The recommended form of resistance is free weight where you are allowed to move freely during the exercise.
Most machines lock you into a single plane of motion and can lead to weaknesses, imbalances, and even injury. I recommend the switch to free weights whenever possible. If you must use a machine, work on adding resistance to the exercises and you will get results.
Free weights work a larger amount of muscle so results may be slightly slower with machines. Machines do have their uses, though, and they will provide nice results and not as much stress to the body as free weights.
Surprise! It Doesn’t Have to be a Barbell!
Here are just some of the different forms of resistance you can use for your weight lifting workouts:
I want to be clear here: you can use any type of resistance as long as you are able to safely increase that resistance over time.
For example, trying to place weight plates on your back for push ups isn’t very safe. Instead you could get a weighted vest that allows you easily add progressive amounts of resistance.
You Need a Safe Way to Increase Weight by Large Amounts
You need a method of adding a large amount of resistance over time. For example, let’s say you only have dumbbells from 5 to 15 pounds. That’s not going to be enough in most cases.
You should have an adjustable set of dumbbells or a set that goes from low weight to high weight (5 to 90 pounds works for most people — later you can upgrade to even larger dumbbells as needed).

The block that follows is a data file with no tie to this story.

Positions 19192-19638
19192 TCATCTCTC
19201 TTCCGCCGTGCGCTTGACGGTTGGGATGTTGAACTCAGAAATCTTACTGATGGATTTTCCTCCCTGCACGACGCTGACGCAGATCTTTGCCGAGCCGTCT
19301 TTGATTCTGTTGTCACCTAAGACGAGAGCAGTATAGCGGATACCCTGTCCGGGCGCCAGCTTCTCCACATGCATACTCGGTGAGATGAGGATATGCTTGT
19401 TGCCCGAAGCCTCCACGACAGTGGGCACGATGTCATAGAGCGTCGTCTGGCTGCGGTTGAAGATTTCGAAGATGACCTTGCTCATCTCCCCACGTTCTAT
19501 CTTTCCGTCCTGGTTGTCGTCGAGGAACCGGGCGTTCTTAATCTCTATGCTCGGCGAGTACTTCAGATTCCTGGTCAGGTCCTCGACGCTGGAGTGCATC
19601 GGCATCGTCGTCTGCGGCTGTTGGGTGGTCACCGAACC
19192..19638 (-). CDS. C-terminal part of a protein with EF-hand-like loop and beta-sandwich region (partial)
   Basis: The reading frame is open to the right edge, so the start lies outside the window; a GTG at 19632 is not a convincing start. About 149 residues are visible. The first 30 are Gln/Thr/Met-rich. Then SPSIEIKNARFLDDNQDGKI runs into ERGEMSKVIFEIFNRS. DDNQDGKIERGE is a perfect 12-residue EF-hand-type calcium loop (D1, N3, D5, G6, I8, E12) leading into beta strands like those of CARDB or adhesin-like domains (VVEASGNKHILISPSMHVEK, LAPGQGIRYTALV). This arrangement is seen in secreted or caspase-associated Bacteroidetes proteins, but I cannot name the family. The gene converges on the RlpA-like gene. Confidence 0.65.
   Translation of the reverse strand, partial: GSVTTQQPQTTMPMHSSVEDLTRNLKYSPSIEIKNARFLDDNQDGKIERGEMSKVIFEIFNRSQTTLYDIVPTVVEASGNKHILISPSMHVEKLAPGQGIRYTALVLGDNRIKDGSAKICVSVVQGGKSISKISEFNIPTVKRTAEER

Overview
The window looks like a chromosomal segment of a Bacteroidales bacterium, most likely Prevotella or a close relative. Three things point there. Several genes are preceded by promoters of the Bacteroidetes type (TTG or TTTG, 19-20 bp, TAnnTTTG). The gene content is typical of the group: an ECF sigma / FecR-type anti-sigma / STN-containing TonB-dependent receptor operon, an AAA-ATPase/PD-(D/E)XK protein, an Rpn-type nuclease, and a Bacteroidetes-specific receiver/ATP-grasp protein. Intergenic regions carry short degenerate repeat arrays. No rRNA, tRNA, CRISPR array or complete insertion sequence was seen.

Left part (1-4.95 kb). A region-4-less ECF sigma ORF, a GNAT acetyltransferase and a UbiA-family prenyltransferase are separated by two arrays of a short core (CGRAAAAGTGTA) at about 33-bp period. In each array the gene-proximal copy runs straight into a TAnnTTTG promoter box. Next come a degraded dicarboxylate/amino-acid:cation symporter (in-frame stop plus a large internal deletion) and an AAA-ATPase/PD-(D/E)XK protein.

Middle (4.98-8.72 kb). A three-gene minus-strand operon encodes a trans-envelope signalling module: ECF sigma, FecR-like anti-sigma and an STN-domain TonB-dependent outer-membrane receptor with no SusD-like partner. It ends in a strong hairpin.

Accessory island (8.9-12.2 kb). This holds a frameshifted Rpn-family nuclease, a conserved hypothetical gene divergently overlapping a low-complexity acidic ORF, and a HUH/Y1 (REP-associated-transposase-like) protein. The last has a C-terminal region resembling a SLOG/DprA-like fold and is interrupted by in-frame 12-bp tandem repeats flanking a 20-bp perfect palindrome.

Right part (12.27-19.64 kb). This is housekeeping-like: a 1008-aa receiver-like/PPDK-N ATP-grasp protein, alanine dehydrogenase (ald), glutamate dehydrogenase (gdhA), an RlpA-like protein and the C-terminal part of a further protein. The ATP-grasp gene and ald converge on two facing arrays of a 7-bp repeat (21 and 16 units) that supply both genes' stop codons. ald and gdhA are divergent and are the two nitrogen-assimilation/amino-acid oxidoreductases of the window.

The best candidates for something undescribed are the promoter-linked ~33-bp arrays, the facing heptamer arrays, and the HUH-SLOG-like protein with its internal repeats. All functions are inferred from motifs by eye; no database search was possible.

Body weight exercises will help you get in better shape and you can work on adding reps to any type of body weight exercises but you will get better results by finding a way to add resistance to your body weight. A weighted vest can work well or a belt that allows you to attach weight plates.
If you continue to use the same amount of resistance over and over, your body isn’t going to change compared to adding progressively heavier weight to the exercises you are doing.
Use ANY Form of Resistance but Make It Safe
I want to make one thing clear here: you can use any form of resistance as long as it’s safe to use and you can progressively add larger amounts of weight over time.
There are so many ways of adding progressive resistance. Use your imagination.
As an example, you can take galvanized pipe of different lengths and fill them with concrete.
Make a handle with a reducing coupling and you have your very own clubbells.
The options here are endless. Free weights are highly recommended. It doesn’t matter what type of free weight. I just don’t want you to get locked into a specific plane of motion with machines.
If you have free weights available, please use them!